(Although supported by The Community, these are independent information sites.
The Community is not responsible for their contents.)


An excellent site on Children's Rights Issues In Japan

(excerpted from the site) Japan has not ratified the Hague Convention on the Civil Aspects of International Child Abduction. Japan does not have laws which allow enforcement of the Hague Convention on the Civil Aspects of International Child Abduction. Japan does not enforce child custody orders from foreign countries. Parental kidnapping is not considered a crime in Japan. Japan does not honor extradition requests for crimes involving a non-custodial Japanese parent abducting their child back to Japan.

More information and documentation on:

  1. Child Abductions to Japan. (General Discrimination Against Foreign Parents)
  2. Legal Abduction To Japan (Forced Retention of Children and Transport To Japan).
  3. Legal Domestic Abduction (Forced Retention of Children In Japan).
  4. Antiquated Child Custody Laws.
  5. Antiquated Child Visitation Laws.
  6. Unenforceable Child Visitation Laws.
  7. Physical and Emotional Child and Spouse Abuse Is Ignored as a Factor in Custody Decisions.
  8. Domestic Violence By A Japanese Spouse Is Supported In A Family With Children.
  9. Discrimination Against Helping Non-Japanese Locate Hidden Children.
  10. Discrimination Against Non-Japanese In Granting Child Custody.
  11. Discrimination Against Non-Japanese By Not Having A Visa Allowing Them To Remain In Japan Long Term To Be With Their Children.
  12. Discrimination Against Visas Allowing A Non-Japanese To Remain In Japan To Continue Legal Actions Against A Japanese Parent.
  13. Rights of Natural Parents Taken Away in Adoption and Changes of Custody Actions.

(excerpted from the site) In 2002 Nick Baker, 32, traveled to Japan in advance of the World Cup. He was arrested at Tokyo's Narita Airport when ecstasy pills and cocaine were found in the false bottom of a suitcase. Nick protested he had been duped by a traveling companion, James Prunier, but Japanese police allowed Prunier to leave the country without questioning him. While Nick was spending some 10 months in solitary confinement for apparently "refusing to confess", it happened that Prunier was arrested in Belgium for allegedly tricking three other British travelers into smuggling drugs. Nick's defence attorney requested that the facts of the Belgian case be admitted as evidence, but presiding Judge Kenji Kadoya, who in more than a decade on the bench has never found a single defendant "not guilty", refused this motion at the request of the prosecution. Instead, in June 2003, Kadoya sentenced Nick to 14 years in prison with hard labour, largely on the basis of testimony Nick was made to sign (written in Japanese, a language he does not understand). Nick protested that the testimony was inaccurately translated, and is currently appealing the verdict, a process that could take up to one year. Nick's family and supporters have put this site up in the desperate hope that the Japanese authorities, aware that the world is watching, will admit relevant evidence and provide Nick with a proper hearing.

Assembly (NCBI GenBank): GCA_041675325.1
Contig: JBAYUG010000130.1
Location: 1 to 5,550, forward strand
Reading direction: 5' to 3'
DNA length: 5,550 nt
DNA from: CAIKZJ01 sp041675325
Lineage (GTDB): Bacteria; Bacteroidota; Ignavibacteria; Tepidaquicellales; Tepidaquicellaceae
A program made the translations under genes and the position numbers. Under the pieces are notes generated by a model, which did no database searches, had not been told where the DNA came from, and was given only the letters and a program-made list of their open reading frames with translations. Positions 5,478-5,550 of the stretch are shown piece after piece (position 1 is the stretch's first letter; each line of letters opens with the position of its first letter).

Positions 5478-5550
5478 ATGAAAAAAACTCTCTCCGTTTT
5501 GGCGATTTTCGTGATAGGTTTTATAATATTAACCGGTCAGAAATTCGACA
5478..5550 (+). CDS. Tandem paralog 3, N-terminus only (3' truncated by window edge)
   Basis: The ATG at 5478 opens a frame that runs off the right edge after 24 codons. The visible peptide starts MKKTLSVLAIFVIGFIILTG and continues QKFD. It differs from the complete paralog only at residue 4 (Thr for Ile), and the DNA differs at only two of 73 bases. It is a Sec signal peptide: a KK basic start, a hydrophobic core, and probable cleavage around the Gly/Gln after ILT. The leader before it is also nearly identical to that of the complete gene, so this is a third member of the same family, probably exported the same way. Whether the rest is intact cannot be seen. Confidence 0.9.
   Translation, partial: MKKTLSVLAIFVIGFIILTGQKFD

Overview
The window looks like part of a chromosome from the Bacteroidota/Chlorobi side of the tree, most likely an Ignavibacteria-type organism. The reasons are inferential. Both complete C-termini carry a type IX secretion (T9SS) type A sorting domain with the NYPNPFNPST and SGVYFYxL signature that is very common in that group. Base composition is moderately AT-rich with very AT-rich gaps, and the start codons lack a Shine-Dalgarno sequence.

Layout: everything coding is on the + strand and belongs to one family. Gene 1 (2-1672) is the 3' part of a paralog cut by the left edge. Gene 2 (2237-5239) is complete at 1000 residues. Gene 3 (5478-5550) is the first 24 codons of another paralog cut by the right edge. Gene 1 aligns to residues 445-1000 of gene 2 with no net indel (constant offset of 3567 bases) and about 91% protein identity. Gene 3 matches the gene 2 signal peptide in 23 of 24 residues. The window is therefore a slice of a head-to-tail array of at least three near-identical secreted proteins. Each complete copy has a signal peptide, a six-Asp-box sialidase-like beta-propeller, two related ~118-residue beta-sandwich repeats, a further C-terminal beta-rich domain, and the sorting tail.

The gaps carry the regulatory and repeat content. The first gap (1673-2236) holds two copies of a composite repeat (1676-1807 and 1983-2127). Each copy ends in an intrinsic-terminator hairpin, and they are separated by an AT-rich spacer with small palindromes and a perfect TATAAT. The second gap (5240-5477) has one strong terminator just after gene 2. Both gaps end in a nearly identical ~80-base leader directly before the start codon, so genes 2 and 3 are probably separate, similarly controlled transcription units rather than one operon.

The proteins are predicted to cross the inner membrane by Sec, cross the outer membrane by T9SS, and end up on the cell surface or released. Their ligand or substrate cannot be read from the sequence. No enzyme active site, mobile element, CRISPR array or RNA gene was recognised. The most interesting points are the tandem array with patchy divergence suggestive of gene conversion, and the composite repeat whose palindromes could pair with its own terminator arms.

Kamal Sinha, an Indian citizen who lived and worked in Japan from 1989 to 1995, endured discriminatory treatment while working at Mitsubishi Electric. He sued them in Tokyo District Court for racial discrimination, one of the first such lawsuits in Japan. This website gives the details of the case. He has another site: MITSUBISHI: ECLIPSE OF ETHICS, which deals with discrimination and slave labor issues of Mitsubishi.

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